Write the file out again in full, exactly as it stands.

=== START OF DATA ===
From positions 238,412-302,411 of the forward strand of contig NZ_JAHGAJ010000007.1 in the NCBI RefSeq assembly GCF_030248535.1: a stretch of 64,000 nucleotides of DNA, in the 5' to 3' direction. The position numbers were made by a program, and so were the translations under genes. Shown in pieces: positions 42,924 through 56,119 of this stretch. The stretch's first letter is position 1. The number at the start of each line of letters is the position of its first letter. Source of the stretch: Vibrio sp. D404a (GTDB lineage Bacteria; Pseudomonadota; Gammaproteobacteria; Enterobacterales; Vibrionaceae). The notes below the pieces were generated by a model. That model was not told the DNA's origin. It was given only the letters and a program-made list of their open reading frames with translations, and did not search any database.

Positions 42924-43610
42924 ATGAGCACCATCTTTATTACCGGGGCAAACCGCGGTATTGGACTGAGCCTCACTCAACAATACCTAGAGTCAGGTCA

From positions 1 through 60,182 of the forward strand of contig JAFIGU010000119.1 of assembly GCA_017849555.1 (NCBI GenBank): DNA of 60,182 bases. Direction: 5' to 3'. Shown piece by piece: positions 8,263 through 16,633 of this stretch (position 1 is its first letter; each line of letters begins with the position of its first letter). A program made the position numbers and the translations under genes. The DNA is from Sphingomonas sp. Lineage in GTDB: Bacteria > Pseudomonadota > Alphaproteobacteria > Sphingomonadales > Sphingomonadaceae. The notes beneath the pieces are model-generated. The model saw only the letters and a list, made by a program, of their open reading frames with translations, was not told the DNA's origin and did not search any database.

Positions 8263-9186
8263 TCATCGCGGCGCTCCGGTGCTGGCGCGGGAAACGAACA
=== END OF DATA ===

From positions 238,412-302,411 of the forward strand of contig NZ_JAHGAJ010000007.1 in the NCBI RefSeq assembly GCF_030248535.1: a stretch of 64,000 nucleotides of DNA, in the 5' to 3' direction. The position numbers were made by a program, and so were the translations under genes. Shown in pieces: positions 42,924 through 56,119 of this stretch. The stretch's first letter is position 1. The number at the start of each line of letters is the position of its first letter. Source of the stretch: Vibrio sp. D404a (GTDB lineage Bacteria; Pseudomonadota; Gammaproteobacteria; Enterobacterales; Vibrionaceae). The notes below the pieces were generated by a model. That model was not told the DNA's origin. It was given only the letters and a program-made list of their open reading frames with translations, and did not search any database.

Positions 42924-43610
42924 ATGAGCACCATCTTTATTACCGGGGCAAACCGCGGTATTGGACTGAGCCTCACTCAACAATACCTAGAGTCAGGTCA

From positions 1 through 60,182 of the forward strand of contig JAFIGU010000119.1 of assembly GCA_017849555.1 (NCBI GenBank): DNA of 60,182 bases. Direction: 5' to 3'. Shown piece by piece: positions 8,263 through 16,633 of this stretch (position 1 is its first letter; each line of letters begins with the position of its first letter). A program made the position numbers and the translations under genes. The DNA is from Sphingomonas sp. Lineage in GTDB: Bacteria > Pseudomonadota > Alphaproteobacteria > Sphingomonadales > Sphingomonadaceae. The notes beneath the pieces are model-generated. The model saw only the letters and a list, made by a program, of their open reading frames with translations, was not told the DNA's origin and did not search any database.

Positions 8263-9186
8263 TCATCGCGGCGCTCCGGTGCTGGCGCGGGAAACGAACA